Once in Manhattan, the ride to the GPO was achieved in minutes, in fact the entire journey took less than 40 minutes from airport to GPO.

Brooklyn Landing Trip Took Hour

     At the time New York City’s only airport was Floyd Bennet Field located about a mile from where JFK Airport is today.
     So as aviation dawned and U.S. Postal mail subsidies paved the runways for fledgling carriers to form and bid for contracts, a mail van could drive from rampside Newark Airport to the GPO faster and with much less delay and commotion than a similar journey from Floyd Bennett Field.
     Floyd Bennett, named for a WW I aviator, is located (and still today) at the foot of Flatbush Avenue so every mail delivery trip in the 1930s, even with an armed escort and sirens blaring, had to navigate past several miles of trolley cars, horses and carts, street vendors and shopping districts just to get to The Brooklyn Bridge. Once across the BB, the mails then had to navigate all the way across Manhattan’s West Side through cross-town traffic to the GPO. On a good day the trip took over an hour.

Ticket Reads New York So Take Me There

 Mannie Berlinrut    Repeatedly New York City tried to wrest the mail contracts away from Newark and finally in a major publicity gag, Mayor LaGuardia, insisted upon arrival at Newark one night in 1932: “My ticket says New York, and I want you to take me there.”
     My friend, the late E. B. "Mannie" Berlinrut, who was the only reporter when TWA had booked the Mayor’s flight with the ticket reading:  “Chicago to New York (Newark)”, obligingly granted the Mayor’s wish and flew Hizzoner to Floyd Bennett.
     “After the flight that I covered for The Newark Evening Call newspaper,” Mannie told me, “I flew back alone aboard that tiny DC-2 and saw the lights of New York City coming up and knew that would not be the last time Newark would hear from New York about aviation.”
     Well, they did and he did, and as mentioned earlier, LaGuardia Airport opened for business December 2, 1939.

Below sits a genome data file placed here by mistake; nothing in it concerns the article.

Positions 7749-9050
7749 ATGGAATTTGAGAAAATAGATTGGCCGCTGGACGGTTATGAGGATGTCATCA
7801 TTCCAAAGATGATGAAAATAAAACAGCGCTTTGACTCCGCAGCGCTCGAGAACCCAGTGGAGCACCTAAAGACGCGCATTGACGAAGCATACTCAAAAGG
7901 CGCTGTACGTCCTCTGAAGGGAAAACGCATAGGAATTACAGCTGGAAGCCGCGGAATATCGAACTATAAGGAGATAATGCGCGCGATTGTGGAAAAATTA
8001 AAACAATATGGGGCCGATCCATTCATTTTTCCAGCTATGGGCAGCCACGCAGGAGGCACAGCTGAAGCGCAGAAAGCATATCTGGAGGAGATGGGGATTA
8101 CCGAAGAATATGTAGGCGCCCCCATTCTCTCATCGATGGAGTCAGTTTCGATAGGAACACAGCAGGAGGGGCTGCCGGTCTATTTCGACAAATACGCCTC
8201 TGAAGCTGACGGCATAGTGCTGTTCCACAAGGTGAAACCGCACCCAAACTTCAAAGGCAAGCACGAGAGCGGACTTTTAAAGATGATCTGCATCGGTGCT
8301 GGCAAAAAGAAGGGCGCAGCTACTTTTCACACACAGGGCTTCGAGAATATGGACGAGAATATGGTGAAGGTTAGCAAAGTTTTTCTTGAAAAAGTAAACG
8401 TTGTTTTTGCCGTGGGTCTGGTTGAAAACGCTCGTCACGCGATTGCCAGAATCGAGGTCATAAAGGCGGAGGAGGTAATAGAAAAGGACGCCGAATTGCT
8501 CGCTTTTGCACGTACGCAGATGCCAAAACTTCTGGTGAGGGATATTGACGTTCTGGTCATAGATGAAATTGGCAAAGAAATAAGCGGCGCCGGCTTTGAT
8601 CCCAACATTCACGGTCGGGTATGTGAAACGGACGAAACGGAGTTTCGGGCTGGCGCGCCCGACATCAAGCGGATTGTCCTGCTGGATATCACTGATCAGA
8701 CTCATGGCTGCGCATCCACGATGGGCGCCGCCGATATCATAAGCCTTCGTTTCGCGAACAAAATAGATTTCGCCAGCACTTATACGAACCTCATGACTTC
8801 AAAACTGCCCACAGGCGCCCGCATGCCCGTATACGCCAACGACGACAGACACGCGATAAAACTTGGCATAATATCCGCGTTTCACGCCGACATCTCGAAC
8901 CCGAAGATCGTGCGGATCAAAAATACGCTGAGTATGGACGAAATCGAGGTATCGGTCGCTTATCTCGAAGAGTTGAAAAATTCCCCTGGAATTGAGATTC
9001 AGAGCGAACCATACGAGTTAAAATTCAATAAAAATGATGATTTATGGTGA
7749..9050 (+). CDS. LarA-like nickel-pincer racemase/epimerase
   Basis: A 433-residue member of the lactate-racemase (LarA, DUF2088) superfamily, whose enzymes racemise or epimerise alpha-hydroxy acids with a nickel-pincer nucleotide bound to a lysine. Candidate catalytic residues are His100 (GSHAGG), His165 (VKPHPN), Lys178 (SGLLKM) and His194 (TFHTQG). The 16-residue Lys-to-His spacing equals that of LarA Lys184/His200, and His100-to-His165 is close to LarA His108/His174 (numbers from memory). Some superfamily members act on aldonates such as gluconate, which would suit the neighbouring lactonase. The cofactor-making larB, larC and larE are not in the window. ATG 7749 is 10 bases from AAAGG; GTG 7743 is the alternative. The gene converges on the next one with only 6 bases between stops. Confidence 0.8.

Airlines Went to LaGuardia

Robert J. Aaronson     Newark Airport was washed up, the airlines departed in droves as EWR shut down like a light switch, and in fact remained that way in the backwater of New York/New Jersey aviation for more that 35 years, until the aggressive management of the New York & New Jersey Airports under people like Port Authority Director of Aviation Robert J. Aaronson and others finally turned that situation around in the 1980s.
     But for Newark it was great while it lasted and carrying mail to Manhattan with that postal subsidy lasted long enough for the passenger business to take hold and the rest, as it is said, is history.

Fast Forward to Today

     Today Floyd Bennet Field is part of the U.S. Park Service.
     In 2021 a great portion of the heyday airport that used to be at Newark still exists, including an exquisite building created in 1934 that housed the world’s first Air Traffic Control Center.
     I wrote a book to try and save that building in 1978, when Newark Airport was using it as a flight kitchen, a postal facility and a weather station. Great Airports, Newark 1928-1978 brought the rich history of New Jersey aviation to the fore.

Geoffrey Arend at old Newark Control Tower

The Unsung Hero

Great Airports Newark and LaGuardia     Port Authority Aviation Director Bob Aaronson, mentioned here earlier, took action during the early 1980s to not allow planners to further alter or even perhaps knock the building down because it sat at the end of one of the airport’s main runways.
     Quietly, with great skill and determination Mr. Aaronson granted the place a reprieve until funds were finally secured to save the building and move it elsewhere on the airport, where it serves as the airport managers’ office today.